Etching is one of the oldest and most satisfying forms of printmaking and in the hands of a expert can deliver intricacies of line and tone unrivalled by any other printing process.
Etchings are the prints produced by etching an image on a copper or zinc plate, using acid, filling the textures of the image with ink and then printing it on to paper by running it through a heavy press.
The techniques of etching and engraving are believed to have originated in Medieval times as a means of decorating armour and metal. The incised lines would have often been filled to darken them and from this it would have been a short step to transferring the image to cloth or paper. One suggestion is knights falling on soft ground would have left an impression of the patterns on their armour.
Etching differs from engraving mainly in that acid does the work of removing the metal. This allows a fluidity of mark and in the hands of an expert a almost infinite degree of control; The depth of each line can be controlled by the acid and so can hold as much or as little ink as is required to achieve the desired tone. Most metals can be used for the etching plate although the most common are Zinc and copper. Zinc is often used as a starter metal for students as it is relatively cheap and easy to work. Copper is much denser and less brittle and will yield more prints. It can also be steel-faced to last almost indefinitely.
The two etching techniques I employ are Hard Ground (the most basic form of etching) and Soft Ground. I rarely use aquatint. The techniques I describe here are traditional methods adapted and modified to a modern domestic environment. Virtually everything apart from the printing can be done at home with suitable care and little space. The modern table top press is now capable of printing etchings that match those done on heavy studio press (at least for small plates) and so there is now no reason why even the printing cannot be done at home!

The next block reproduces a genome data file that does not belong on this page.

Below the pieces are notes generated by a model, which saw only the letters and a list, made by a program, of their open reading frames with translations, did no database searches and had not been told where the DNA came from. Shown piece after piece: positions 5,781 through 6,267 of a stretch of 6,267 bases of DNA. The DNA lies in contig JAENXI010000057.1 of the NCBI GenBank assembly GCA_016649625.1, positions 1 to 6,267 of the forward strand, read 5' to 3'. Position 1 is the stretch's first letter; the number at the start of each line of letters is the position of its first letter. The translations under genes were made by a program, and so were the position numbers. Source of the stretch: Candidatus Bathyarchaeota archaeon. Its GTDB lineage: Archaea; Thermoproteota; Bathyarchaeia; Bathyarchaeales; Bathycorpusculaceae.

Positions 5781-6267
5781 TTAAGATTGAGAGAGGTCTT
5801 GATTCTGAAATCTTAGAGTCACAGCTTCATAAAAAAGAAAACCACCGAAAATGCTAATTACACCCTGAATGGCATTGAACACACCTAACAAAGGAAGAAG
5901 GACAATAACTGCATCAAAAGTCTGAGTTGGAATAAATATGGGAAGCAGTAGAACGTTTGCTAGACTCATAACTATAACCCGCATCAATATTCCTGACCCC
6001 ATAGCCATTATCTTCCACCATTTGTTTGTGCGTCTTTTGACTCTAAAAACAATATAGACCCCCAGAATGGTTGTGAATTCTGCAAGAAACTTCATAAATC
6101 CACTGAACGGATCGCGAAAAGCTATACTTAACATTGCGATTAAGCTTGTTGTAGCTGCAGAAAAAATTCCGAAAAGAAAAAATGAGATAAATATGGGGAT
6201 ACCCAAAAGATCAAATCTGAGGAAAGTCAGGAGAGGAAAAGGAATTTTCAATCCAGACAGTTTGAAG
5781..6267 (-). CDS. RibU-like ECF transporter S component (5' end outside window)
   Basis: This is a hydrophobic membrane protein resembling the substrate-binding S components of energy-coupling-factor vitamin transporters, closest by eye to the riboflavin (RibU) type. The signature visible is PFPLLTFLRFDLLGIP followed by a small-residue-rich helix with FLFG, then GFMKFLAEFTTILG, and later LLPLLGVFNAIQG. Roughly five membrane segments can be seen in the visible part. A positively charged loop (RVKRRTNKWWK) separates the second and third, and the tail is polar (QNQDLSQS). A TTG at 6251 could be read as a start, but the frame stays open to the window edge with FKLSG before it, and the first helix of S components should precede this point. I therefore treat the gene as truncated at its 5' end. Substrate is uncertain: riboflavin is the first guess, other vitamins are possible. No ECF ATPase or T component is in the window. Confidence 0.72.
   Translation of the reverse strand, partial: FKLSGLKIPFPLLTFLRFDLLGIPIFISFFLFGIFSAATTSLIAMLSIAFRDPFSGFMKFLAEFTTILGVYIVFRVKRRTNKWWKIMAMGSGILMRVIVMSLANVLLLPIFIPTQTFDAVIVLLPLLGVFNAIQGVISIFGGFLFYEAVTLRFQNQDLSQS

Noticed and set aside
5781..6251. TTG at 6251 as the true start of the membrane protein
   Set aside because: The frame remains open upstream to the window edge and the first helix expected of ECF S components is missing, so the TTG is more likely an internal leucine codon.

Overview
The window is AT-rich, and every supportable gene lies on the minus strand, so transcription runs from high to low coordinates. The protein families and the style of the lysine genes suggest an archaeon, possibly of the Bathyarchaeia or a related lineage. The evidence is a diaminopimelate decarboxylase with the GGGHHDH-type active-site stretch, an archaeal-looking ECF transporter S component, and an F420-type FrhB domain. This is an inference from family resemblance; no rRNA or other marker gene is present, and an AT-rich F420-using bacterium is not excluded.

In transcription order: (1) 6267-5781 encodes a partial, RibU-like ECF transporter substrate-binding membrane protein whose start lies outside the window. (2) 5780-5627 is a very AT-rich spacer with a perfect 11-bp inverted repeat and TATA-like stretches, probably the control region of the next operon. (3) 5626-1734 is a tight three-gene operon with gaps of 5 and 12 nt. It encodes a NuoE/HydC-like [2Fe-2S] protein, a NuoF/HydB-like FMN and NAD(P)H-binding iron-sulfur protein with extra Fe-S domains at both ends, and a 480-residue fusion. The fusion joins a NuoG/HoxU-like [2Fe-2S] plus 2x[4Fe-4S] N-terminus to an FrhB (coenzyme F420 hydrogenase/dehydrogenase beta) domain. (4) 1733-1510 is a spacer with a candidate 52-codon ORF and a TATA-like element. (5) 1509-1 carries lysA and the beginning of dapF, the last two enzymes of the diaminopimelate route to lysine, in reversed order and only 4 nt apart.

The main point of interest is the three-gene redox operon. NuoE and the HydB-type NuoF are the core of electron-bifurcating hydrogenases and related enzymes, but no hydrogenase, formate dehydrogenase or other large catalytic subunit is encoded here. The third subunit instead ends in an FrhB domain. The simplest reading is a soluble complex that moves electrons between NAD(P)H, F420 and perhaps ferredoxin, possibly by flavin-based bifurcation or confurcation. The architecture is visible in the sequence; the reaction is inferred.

Etching is a form of printing that along with engraving comes under the category of Intaglio. Images produced by this process are the result of ink being forced out of the incised lines in a zinc or copper plate using a heavy press. This results in slightly raised ink on the paper and a characteristic plate mark showing the edges of the plate.
Limited edition etchings (Original prints)
Limited edition etchings signed and numbered by the artist. Etchings available in editions of between 25 and 100. Printed by hand on 250 GSM Rives paper off hand-drawn copper plates etched in “Dutch Mordant” Some editions are hand coloured by the artist using professional quality Schmincke watercolour paints. Prices: from £75 - £195.
With etching having been around for such a ling time it is not surprising that a good many books have been written on the subject - the best by practicising printmakers.
The Art of Etching by E S Lumsden is the book I used when first learning etching and I still have that original battered and acid stained copy! This is the best technical guide to etching I have found and contains sate by state examples of the author’s own etching as well as a good selection of the best known Etchers